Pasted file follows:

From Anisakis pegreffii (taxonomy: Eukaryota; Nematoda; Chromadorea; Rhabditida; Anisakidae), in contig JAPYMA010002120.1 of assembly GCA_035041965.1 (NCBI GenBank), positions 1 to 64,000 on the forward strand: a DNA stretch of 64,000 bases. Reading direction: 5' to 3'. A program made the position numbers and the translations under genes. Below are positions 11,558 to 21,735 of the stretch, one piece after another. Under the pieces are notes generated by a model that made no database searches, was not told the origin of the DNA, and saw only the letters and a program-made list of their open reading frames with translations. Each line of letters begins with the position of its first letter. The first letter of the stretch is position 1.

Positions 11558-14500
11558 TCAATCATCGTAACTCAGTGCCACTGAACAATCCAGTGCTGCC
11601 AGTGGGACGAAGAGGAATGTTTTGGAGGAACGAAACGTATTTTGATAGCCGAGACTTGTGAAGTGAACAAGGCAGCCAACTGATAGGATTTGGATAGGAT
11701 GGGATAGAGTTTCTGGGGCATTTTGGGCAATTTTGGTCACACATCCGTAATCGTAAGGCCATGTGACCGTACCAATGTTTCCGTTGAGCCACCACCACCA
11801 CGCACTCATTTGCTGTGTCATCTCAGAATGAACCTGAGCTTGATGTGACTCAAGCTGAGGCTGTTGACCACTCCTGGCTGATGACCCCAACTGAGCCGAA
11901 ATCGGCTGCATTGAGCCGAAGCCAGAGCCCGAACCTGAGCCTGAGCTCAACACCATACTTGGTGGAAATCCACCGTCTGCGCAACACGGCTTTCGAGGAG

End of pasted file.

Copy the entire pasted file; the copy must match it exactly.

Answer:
From Anisakis pegreffii (taxonomy: Eukaryota; Nematoda; Chromadorea; Rhabditida; Anisakidae), in contig JAPYMA010002120.1 of assembly GCA_035041965.1 (NCBI GenBank), positions 1 to 64,000 on the forward strand: a DNA stretch of 64,000 bases. Reading direction: 5' to 3'. A program made the position numbers and the translations under genes. Below are positions 11,558 to 21,735 of the stretch, one piece after another. Under the pieces are notes generated by a model that made no database searches, was not told the origin of the DNA, and saw only the letters and a program-made list of their open reading frames with translations. Each line of letters begins with the position of its first letter. The first letter of the stretch is position 1.

Positions 11558-14500
11558 TCAATCATCGTAACTCAGTGCCACTGAACAATCCAGTGCTGCC
11601 AGTGGGACGAAGAGGAATGTTTTGGAGGAACGAAACGTATTTTGATAGCCGAGACTTGTGAAGTGAACAAGGCAGCCAACTGATAGGATTTGGATAGGAT
11701 GGGATAGAGTTTCTGGGGCATTTTGGGCAATTTTGGTCACACATCCGTAATCGTAAGGCCATGTGACCGTACCAATGTTTCCGTTGAGCCACCACCACCA
11801 CGCACTCATTTGCTGTGTCATCTCAGAATGAACCTGAGCTTGATGTGACTCAAGCTGAGGCTGTTGACCACTCCTGGCTGATGACCCCAACTGAGCCGAA
11901 ATCGGCTGCATTGAGCCGAAGCCAGAGCCCGAACCTGAGCCTGAGCTCAACACCATACTTGGTGGAAATCCACCGTCTGCGCAACACGGCTTTCGAGGAG